LIVE TO TELL is the fourth book in best-selling author Lisa Gardner's Detective D.D. Warren series; for all the horror of its subject matter, readers will find it impossible to put down. D.D. Warren is a thirty-eight year old blonde, head of a three-person homicide unit in the Boston Police Department. Her work gives her little time for a personal life.
The call that interrupts D.D.'s latest blind date is horrific: a "family annihilation," the murder-suicide of a family of five. It appears that the father succumbed to the pressure of financial problems and perpetrated this terrible deed. But when another family suffers the same fate the very next night, D.D.'s cop instinct tells her to look for connections--and the connections lead to a locked-down children's acute psych unit where the most troubled of children are brought for care.
One of the caregivers at the psych unit, Danielle, has her own crushing past. She was the sole survivor of the near-annihilation of her own family and, unable to leave the past behind, she is burying herself in her work as the twenty-fifth anniversary of that event draws near. It's clear that Danielle is in some sense a link between the past and the present, but what is the nature of that link?
The medical system offers all too little for these explosive children and their families. Some are the victims of abuse or gross neglect but others have caring families and are victims of their own chemistry. The pharmaceuticals that usually work on adults with crippling mood disorders are far less effective in children. The kind of collaborative therapies that have some success in a locked therapeutic environment are extremely hard to maintain in a family home. Is it any wonder that families sometimes seek healing from a different plane--the spiritual plane? Several of the families in D.D.'s case have worked with a spiritual healer who teaches the children techniques for fighting off the darkness threatening to overwhelm their spirits. We may not warm to the character of the healer, Andrew, and D.D. is intensely skeptical of his work with (as he describes it) "souls in the interplanes," locked in the void between the planes of existence, struggling to complete their missions and move on. Even Andrew himself refers to his work as "woo-woo" but claims it's as valid as a good cop's intuition.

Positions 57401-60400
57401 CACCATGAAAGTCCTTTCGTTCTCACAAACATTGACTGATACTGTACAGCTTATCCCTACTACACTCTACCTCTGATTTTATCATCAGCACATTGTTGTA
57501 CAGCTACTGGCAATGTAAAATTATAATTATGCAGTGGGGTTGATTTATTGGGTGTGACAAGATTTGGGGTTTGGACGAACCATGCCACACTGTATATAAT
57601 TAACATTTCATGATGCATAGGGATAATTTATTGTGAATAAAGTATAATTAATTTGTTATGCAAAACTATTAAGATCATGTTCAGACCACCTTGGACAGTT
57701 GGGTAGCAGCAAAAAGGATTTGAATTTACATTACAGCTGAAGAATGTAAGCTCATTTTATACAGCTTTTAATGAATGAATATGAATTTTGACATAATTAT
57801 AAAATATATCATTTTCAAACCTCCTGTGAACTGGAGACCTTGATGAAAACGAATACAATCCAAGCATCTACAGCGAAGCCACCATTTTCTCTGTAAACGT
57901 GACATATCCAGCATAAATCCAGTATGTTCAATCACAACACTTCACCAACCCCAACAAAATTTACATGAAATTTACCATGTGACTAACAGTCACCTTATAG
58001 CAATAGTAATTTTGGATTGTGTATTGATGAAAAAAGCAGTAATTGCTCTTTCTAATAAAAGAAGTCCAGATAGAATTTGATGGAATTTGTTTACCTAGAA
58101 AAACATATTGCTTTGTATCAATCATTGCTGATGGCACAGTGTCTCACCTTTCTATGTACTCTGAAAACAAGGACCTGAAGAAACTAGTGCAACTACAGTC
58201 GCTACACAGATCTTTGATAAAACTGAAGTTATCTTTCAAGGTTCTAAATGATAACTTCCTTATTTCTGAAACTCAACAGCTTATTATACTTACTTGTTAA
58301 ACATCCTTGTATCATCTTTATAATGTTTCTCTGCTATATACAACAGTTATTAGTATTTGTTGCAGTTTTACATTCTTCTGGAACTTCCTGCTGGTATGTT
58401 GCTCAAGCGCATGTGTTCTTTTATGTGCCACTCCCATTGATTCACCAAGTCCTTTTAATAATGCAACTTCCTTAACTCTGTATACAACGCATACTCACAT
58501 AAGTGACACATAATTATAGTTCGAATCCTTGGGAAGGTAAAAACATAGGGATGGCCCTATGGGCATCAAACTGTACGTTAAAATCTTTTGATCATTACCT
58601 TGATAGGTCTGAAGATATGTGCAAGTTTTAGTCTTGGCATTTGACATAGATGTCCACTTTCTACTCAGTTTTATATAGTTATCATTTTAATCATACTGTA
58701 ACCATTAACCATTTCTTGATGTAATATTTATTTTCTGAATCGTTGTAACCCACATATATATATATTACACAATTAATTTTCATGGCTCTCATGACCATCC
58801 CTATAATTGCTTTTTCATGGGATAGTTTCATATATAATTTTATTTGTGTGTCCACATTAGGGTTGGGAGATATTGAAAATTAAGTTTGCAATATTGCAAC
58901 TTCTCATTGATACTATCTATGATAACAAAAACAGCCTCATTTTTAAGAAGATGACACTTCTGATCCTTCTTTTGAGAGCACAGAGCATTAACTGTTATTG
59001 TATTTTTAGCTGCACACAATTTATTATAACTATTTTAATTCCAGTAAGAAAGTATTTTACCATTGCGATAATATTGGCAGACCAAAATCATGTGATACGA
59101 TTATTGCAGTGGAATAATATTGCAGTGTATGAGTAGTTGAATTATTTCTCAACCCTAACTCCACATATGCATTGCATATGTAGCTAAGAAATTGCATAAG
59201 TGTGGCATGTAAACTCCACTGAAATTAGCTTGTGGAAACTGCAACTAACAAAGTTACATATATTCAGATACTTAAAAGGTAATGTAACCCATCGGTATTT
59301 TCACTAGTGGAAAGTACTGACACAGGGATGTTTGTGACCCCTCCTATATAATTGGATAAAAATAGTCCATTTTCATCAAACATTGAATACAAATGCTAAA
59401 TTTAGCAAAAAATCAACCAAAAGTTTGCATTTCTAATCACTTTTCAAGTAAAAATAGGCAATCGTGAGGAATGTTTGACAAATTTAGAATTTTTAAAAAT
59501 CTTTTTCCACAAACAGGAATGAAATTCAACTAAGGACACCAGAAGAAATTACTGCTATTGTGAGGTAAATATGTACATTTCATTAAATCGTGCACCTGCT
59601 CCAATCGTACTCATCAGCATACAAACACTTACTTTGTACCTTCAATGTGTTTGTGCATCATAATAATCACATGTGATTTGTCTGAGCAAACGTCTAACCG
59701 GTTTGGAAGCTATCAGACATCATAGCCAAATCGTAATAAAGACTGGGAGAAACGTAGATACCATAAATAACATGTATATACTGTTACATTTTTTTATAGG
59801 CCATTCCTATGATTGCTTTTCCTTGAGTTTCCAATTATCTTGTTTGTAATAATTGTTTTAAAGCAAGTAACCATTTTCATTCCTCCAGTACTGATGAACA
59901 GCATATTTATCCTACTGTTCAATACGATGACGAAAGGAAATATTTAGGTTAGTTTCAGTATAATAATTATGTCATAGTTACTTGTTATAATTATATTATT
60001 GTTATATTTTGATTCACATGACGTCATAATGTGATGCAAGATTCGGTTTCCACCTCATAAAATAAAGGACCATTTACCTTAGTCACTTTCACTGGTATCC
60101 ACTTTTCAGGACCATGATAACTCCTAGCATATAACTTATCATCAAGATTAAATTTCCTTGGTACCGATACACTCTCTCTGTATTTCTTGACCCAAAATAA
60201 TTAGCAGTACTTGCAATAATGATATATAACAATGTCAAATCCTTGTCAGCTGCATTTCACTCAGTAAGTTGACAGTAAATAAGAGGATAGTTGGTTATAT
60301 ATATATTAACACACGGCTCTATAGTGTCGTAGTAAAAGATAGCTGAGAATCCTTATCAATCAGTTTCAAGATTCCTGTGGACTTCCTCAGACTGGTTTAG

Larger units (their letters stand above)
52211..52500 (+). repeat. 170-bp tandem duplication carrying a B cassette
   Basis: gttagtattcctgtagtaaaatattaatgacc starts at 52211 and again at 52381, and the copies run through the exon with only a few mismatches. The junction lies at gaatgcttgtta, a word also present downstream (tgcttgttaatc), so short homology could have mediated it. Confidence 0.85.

Dark though the story is, the writing is so effective that you are in a sense left to draw your own conclusions in the end. The good guys win and the bad guys lose, and that's all we really need to know. Or ... is it?
On a warm summer night an entire family in Boston are killed. It looks like a murder-suicide and the father clings to live at an ICU. The following day, in another part of town, a new family is killed. There doesn't seem to be anything to connect the crimes. D.D. Warren of the Boston homicide unit is called in and after viewing the crime scenes feels as if there's just too much here to be coincidental. We learn of … more
Disclaimer: A free copy of this book was received from Amazon Vine in exchange for an honest review. Live to Tell by Lisa Gardner is a taut page turner. Detective D.D. Warren is called out to the scene of an apparent family tragedy wherein a father killed his family and then turned the gun on himself. However, before Warren can resolve the crime to her satisfaction, she is called to another, similar scene and she realizes that what she had thought was family tragedy is actually … more